In Spanish "Boca" means "mouth" and "Ratn" means "mouse" (not "rat" as is it is commonlymistranslated). However, in nautical terms the word "boca" refers to an inlet. The original name"Boca de Ratones" appeared on eighteenth-century maps associated with an inlet in the BiscayneBay area of Miami. By the beginning of the nineteenth century, the term was mistakenly movednorth to its current location on most maps and applied to the inland waterway from the closed inletnorth for 8.5 miles (13.7 km), which was called the "Boca Ratones Lagoon." The word "ratones"appears in old Spanish maritime dictionaries referring to "rugged rocks or stony ground on thebottom of some ports and coastal outlets, where the cables rub against."[6] Therefore, the abridgedtranslation defining "Boca de Ratones" is "a shallow inlet of sharp-pointed rocks which scrapes aship's cables."[7] The first settler was T. M. Rickards in 1895, who resided in a house made ofdriftwood on the east side of the East Coast Canal south of what is now the Palmetto Park Roadbridge. He surveyed and sold land from the canal to beyond the railroad north of what is nowPalmetto Park Road.[8]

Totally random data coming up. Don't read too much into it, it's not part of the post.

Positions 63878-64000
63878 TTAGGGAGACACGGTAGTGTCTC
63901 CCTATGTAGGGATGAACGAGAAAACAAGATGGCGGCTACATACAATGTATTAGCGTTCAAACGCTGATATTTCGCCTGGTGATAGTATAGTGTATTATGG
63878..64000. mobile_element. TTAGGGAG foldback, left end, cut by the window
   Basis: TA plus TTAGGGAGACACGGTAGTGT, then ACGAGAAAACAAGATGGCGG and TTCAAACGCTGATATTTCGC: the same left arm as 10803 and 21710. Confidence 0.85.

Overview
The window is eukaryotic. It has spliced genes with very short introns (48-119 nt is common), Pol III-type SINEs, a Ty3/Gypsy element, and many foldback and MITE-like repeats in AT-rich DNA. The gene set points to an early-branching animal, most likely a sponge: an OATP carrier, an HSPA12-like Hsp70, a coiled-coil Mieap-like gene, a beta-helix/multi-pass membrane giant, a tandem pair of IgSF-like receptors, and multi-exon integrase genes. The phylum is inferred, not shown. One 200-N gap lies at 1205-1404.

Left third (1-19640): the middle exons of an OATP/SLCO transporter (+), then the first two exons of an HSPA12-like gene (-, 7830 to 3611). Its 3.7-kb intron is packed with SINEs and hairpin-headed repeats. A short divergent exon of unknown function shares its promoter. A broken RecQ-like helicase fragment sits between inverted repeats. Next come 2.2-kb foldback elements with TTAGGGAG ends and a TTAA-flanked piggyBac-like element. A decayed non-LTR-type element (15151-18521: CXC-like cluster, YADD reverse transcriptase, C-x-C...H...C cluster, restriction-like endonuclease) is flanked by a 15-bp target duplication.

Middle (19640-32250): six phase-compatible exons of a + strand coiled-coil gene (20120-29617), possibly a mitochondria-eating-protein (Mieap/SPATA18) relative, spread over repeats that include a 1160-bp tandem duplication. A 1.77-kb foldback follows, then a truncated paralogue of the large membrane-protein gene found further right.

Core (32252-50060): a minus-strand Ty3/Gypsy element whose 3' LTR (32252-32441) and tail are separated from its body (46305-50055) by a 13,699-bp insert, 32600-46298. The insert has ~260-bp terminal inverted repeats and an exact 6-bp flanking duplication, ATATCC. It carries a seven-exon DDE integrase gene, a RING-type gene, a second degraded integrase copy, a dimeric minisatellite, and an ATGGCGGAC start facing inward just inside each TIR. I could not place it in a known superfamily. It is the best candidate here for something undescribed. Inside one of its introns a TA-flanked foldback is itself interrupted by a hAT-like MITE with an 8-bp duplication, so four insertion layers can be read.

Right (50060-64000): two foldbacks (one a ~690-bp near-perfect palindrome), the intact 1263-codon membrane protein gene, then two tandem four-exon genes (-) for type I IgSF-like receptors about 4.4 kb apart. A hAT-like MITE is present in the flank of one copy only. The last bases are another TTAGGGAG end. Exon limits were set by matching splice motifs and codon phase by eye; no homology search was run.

Land boom

    In the city's early history during the Florida land boom of the 1920s, Addison Mizner's Ritz-CarltonCloister Inn was built in 1926,[9] later renamed the Boca Raton Resort Club, and is one of the only"5 star" hotels located in Florida. The 1969 addition of its "pink tower" hotel building is visible frommiles away as a towering monument on the Intracoastal Waterway.